- Glycerol: This is a sugar alcohol which can be synthesized or made from either plant (soy, i.e., GMO soy) or animal (tallow) sources
- Sucralose: An artificial sweetener which can cause a host of negative health issues including migraines, dizziness, digestive disturbances, and allergic type reactions.
- Acesulfame Potassium: Another form of artificial sweetener. Unfortunately studies appear to show that consuming a lot of artificial sweeteners may be linked to weight gain.
Other negative ingredients
- Artificial flavor: Made from “proprietary chemical formulations” the actual ingredients are not required to be listed on the label as long as they are considered GRAS. However, many artificial flavor formulations have been shown to cause nausea, fatigue, dizziness, headaches, chest pain and more.
- FD&C Red #3: Made from petrochemicals, this artificial dye can have a very negative impact on brain chemistry. Studies have positively linked inattentive type behaviors, anxiety, and aggression with consumption of artificial food colors.
- GMO ingredients: In addition to the probable GMOs found in the sugars listed above, this product also has Soy Protein Isolate, Canola Oil, Soy Oil, and Soy Lecithin. Soy and canola are two of the most highly genetically modified crops currently out there and should be avoided.
- Milk Protein Concentrate: Sometimes listed as MPC, this highly processed ultra-filtered product is highly likely to come from cows that have been treated with artificial hormones and antibiotics. These artificial hormones have been linked to overall immune system issues, metabolic syndrome, and even diabetes. Overconsumption of antibiotics through animal products have been linked with antibiotic resistant diseases.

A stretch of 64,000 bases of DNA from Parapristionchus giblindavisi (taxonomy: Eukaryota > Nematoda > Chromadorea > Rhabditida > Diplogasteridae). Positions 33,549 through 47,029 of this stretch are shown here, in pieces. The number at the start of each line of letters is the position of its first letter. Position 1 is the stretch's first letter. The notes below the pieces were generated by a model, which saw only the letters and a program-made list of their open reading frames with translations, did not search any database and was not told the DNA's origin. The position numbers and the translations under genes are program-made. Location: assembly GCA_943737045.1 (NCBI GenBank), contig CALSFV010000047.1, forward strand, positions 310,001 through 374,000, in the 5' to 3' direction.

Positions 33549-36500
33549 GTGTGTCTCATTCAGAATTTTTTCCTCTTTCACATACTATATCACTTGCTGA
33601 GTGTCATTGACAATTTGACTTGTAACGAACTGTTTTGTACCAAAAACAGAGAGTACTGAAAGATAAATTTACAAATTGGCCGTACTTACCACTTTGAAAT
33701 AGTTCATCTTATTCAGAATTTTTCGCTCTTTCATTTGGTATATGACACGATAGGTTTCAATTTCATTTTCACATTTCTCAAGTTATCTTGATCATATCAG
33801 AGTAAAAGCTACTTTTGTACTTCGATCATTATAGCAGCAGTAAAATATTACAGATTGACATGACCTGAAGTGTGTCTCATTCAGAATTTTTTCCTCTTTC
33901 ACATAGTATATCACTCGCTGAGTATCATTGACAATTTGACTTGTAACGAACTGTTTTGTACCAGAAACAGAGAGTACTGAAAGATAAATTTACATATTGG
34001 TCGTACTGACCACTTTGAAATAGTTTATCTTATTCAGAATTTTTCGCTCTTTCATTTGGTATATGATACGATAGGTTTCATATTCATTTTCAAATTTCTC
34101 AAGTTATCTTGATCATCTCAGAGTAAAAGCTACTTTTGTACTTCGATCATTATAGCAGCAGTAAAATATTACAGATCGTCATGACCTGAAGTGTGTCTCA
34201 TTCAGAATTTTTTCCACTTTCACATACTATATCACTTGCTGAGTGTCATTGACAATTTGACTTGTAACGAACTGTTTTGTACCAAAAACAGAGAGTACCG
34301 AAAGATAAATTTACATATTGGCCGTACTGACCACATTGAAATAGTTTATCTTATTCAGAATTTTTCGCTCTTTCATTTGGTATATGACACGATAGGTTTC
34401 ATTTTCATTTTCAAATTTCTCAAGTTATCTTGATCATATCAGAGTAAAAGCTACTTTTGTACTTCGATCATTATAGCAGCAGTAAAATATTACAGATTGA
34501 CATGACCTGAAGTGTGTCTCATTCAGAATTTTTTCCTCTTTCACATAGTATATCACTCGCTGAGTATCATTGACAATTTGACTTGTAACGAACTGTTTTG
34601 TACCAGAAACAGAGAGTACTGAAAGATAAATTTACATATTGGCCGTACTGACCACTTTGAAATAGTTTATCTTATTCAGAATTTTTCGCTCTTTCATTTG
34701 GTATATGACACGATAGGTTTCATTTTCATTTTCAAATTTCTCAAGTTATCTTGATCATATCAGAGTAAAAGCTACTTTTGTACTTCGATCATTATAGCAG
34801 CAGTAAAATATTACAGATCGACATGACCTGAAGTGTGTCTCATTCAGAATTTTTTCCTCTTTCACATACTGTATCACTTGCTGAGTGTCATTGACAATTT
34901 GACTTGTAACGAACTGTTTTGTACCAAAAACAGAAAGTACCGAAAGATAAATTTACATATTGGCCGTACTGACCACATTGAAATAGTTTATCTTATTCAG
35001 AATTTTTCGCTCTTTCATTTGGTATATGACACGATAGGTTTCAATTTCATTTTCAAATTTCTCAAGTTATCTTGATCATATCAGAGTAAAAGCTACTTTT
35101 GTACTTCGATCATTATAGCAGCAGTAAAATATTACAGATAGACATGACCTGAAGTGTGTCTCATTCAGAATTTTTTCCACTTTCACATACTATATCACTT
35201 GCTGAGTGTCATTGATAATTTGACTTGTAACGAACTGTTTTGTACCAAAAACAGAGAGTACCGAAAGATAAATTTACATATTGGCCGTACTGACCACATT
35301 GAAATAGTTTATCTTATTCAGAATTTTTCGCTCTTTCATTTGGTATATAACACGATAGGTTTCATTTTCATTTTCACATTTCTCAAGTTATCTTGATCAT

- Carrageenan: is made from red seaweed and is often highly problematic for those who have digestive issues.
Many of the other additives are most probably synthesized versions of the vitamins that they represent, not the forms found in nature which are more readily absorbed by the system.
Overall this is not a product that I would suggest for anyone. There are too many negative ingredients and I do not believe it’s a product that delivers any sort of health benefit.
When I posted this on my Facebook page it generated a number of comments asking what would be a good alternative. If you’re looking for a protein drink there are powders that have a reasonable protein content, far less sugar, and few to no dubious ingredients. I encourage you to read the label and understand what’s in the can before you make a choice. The object is to choose one that has no negative ingredients.
An even better choice than a beverage would be the addition of real foods that are nutritionally dense and provide balanced protein without junky ingredients. One of my favorites is soaked raw nuts or grass fed bison jerky. My friend and colleague Trudy Scott is a huge fan of tinned sardines. There are plenty of other options out there if you read the label.